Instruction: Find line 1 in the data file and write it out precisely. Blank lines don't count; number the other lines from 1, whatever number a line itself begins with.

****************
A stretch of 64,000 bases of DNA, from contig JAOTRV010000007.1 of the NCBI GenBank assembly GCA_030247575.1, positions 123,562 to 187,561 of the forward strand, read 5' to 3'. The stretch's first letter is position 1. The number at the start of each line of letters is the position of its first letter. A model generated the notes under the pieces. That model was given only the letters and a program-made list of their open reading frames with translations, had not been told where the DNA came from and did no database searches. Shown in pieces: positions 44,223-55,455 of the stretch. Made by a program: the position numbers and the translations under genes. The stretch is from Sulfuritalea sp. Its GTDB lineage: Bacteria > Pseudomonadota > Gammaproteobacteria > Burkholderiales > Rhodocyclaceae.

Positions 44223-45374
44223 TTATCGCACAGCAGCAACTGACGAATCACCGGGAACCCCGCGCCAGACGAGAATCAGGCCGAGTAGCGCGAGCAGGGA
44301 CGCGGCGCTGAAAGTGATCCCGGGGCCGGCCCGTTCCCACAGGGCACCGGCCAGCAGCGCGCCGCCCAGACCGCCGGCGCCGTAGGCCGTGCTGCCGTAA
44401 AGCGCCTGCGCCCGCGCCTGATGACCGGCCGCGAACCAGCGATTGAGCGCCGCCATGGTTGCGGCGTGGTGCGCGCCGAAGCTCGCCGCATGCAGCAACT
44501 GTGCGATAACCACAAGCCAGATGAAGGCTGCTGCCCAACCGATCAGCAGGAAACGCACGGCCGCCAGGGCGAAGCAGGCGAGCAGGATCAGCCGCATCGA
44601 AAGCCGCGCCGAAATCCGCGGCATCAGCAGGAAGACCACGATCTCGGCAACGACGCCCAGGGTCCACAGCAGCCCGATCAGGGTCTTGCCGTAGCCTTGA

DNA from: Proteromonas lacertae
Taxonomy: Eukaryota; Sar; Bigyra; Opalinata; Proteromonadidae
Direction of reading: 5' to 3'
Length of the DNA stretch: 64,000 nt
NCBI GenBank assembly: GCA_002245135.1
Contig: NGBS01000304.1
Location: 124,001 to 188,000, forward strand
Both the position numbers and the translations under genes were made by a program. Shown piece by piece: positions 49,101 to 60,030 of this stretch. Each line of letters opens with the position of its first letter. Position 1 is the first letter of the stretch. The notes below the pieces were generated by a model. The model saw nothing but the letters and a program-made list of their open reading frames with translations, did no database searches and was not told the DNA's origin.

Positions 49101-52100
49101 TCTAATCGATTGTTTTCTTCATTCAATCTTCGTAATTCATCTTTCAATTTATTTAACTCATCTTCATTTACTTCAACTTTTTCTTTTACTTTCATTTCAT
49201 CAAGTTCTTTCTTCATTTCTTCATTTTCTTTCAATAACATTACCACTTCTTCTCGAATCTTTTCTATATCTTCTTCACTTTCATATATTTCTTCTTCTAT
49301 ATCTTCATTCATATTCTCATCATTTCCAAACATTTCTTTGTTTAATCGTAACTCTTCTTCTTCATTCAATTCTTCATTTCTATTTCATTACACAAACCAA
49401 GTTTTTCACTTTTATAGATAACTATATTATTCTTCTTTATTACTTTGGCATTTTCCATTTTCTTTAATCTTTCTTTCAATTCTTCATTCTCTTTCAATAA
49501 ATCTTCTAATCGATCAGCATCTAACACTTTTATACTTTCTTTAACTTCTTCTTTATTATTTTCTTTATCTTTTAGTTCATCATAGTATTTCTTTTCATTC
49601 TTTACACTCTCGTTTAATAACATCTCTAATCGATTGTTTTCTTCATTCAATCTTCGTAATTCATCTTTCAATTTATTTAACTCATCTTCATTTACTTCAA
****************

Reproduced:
A stretch of 64,000 bases of DNA, from contig JAOTRV010000007.1 of the NCBI GenBank assembly GCA_030247575.1, positions 123,562 to 187,561 of the forward strand, read 5' to 3'. The stretch's first letter is position 1. The number at the start of each line of letters is the position of its first letter. A model generated the notes under the pieces. That model was given only the letters and a program-made list of their open reading frames with translations, had not been told where the DNA came from and did no database searches. Shown in pieces: positions 44,223-55,455 of the stretch. Made by a program: the position numbers and the translations under genes. The stretch is from Sulfuritalea sp. Its GTDB lineage: Bacteria > Pseudomonadota > Gammaproteobacteria > Burkholderiales > Rhodocyclaceae.